So… Day 2, and something quite different.
Here is the prompt from 365 Creative Writing Prompts:
2. The Unrequited love poem: How do you feel when you love someone who does not love you back?
I wanted to challenge myself on this one. Dialogue is not my strong point. Monologues and descriptive writing is where I find myself falling back to. My initial thought for this one was to have an argument between a guy and a girl, maybe one with a twist from the question – the primary subject would be the one who didn’t love the other back. But one of the tips for writing dialogue is to know your character. And I didn’t know these people. I didn’t have the time to get to know them.
Then my mind turned to the old questions of ‘How is there so much beauty in the world’ and ‘Why is there so much pain?’ and the idea of the two being a flowing stream, intermingled together, and in the case implied in the question, the pain born out of beauty.
Here is Day 2, it’s a bit longer that yesterdays, but once again, unedited and raw, so I’m sorry if it reads badly.
Jak slumped in his tall, wooden chair, his right hand idly fondling an empty pint glass on the table, his left hand, well… it was under the table, so any one’s guess. He took a deep breath, long and slow, then let it out with a sigh. Pathetic. And I mean that in the most loving and caring way. And I mean that only half sincerely. I mean, that sound. The sorrow and the pain in it gone, now just an empty mockery of a sigh. It grates on me. I hate it.
‘I mean, how could this happen, man? I gave her…’ he upturned the pint glass over his mouth and I watched as the last dregs of stale lager snaked down the sides, form a drop on the rounded edge of the glass. He gave up before it fell. ‘I gave her everything. I made her happy, didn’t I? I made her happy.’
I learned early on that when he was in this state, my words didn’t help him. They provoked. I kept quiet, biting my lip every time his voice whined out of his mouth.
‘But now… man… I just hurt so bad.’ He dropped the glass on the table. It teetered and fell to it’s side. I caught it before it dropped. His head slumped in his hands. From the corner of my eyes I could see faces turn to Jak. The pub was packed with families and young couples enjoying a quiet pub lunch. Most were now looking this way. Could you blame them? Outside the sun shone and a warm breeze threaded through tree branches. It was two in the afternoon and Jak was wasted.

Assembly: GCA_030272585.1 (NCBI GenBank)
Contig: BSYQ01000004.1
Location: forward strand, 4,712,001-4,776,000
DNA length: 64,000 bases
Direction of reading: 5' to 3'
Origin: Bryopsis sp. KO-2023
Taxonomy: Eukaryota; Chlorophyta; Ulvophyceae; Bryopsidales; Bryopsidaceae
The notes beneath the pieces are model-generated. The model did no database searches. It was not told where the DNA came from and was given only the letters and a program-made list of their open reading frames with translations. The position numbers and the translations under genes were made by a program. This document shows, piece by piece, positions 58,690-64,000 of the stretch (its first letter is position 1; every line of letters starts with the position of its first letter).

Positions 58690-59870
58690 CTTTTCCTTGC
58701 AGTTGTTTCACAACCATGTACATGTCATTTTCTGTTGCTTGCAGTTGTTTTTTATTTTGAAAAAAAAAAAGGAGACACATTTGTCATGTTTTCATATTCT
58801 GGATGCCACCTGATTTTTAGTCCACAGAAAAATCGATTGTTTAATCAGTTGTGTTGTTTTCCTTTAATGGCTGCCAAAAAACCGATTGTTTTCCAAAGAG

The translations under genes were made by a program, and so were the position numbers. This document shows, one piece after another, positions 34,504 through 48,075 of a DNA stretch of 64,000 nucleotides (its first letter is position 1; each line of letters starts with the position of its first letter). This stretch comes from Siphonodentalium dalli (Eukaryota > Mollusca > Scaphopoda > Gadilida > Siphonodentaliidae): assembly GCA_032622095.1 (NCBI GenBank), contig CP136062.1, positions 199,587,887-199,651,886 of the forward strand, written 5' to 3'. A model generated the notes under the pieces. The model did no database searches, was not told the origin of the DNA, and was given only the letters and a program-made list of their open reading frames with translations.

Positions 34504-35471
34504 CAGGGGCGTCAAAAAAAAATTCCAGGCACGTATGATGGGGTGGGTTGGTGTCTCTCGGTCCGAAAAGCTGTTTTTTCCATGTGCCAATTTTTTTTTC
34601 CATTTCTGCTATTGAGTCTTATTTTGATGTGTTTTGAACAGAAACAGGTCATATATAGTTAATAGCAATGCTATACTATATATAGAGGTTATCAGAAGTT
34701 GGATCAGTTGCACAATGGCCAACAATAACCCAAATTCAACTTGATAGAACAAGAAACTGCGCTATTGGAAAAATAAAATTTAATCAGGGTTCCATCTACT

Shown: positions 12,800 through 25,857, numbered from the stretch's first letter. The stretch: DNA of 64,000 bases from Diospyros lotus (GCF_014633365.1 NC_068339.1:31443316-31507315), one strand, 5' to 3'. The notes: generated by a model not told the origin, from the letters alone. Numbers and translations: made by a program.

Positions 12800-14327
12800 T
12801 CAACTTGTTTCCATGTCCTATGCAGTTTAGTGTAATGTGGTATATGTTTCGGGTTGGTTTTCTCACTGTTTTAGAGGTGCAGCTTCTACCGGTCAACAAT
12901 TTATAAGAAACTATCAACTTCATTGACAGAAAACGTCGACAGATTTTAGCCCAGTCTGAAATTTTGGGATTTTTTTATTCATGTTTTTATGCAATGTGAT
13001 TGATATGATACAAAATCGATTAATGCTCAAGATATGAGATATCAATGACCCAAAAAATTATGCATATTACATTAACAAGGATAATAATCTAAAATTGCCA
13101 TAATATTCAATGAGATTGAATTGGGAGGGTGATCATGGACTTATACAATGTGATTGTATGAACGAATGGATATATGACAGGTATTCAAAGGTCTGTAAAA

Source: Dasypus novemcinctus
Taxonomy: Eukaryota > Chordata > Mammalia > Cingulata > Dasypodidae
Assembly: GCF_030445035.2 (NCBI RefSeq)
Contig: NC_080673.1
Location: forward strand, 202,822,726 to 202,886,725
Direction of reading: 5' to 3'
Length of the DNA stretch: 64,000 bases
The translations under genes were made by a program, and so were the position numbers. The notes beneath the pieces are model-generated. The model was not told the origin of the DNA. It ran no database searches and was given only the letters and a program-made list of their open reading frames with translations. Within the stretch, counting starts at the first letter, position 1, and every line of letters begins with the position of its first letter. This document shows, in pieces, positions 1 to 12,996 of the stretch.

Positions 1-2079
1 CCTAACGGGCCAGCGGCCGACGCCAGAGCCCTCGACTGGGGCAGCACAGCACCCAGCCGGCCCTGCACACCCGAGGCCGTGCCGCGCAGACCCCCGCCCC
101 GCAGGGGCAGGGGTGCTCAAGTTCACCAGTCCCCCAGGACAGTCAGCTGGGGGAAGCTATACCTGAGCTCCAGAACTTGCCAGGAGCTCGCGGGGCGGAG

‘It hurts!’ he drew out the words in a loud cry of anguish. His head fell to the table with a crack and a few gasps of the pub’s patrons. In an instant his head was up hosting a wide-eyed gaze. ‘How can there be so much beauty in the world and yet so much pain?’
That’s it. I’d had enough. I knew I wasn’t meant to speak up, but all of the others had left. I leant over.
‘You’re thinking of all this the wrong way,’ I whispered across the table. ‘As though the two are conflicting forces… Beauty yet pain?’ I shuck my head in disgust. ‘Grow up!’ that part came out as more of a growl. He slumped in his chair, his heavily bagged eyes staring pitifully at his empty drink. I knew I should stop, but self control was never my strong point. I continued. ‘No! On the most part the two are intrinsic! One is born of the other!’ his head lulled, I slapped him, more gasps but I got his attention – his eyes wide and on me. ‘Jak, pull yourself together, get over yourself and realise this – beauty and pain? Your hurt comes from the beauty you had. If you don’t like it, tough!’
He looked about, like a child who sensed he was in trouble. He pushed himself from the chair and I forced him back down. ‘Pain is part of life. Get used to it!’ I checked over my shoulders. The others were nowhere to be seen. I leant close and whispered into his ear. Jak was a kind heart. Would never hurt a fly. Very much the opposite of myself, which is why the others forced me back. ‘Use it’ I whispered. His puppy-dog eyes, lost and hurt flickered, considered my words, and for the briefest of moments, sharpened.
‘I… I can’t, I need to go’
‘You can! You feel that pain! That’s the result of beauty!’
The pubs customers were starting to get agitated. A large bald-headed man came from behind the bar.
I leant in to Jak. ‘Well… just think about it.’ I said.
The seed was sewn. That’s all I needed.
The bald-headed man approached me. ‘Come on, lad, I think you’ve had enough.’ I couldn’t argue, Jak had.
He picked me up from the chair, my teary eyes burning. He slumped me over his shoulder and helped me out into the bright summer’s day.
The words whispered within my head again. Use it.
My eyes sharpened.
So I hope you got this idea of a guy talking to himself, or rather the shadow of himself. I love these thoughts on ‘the birth of a villain’ – pain turning to hate turning to resentment and bitterness, ending in a twisted outlook on life. This was that moment in Jak’s life.
Anyway, there you go. Any thoughts or comments, pleas let me know!
See you tomorrow!
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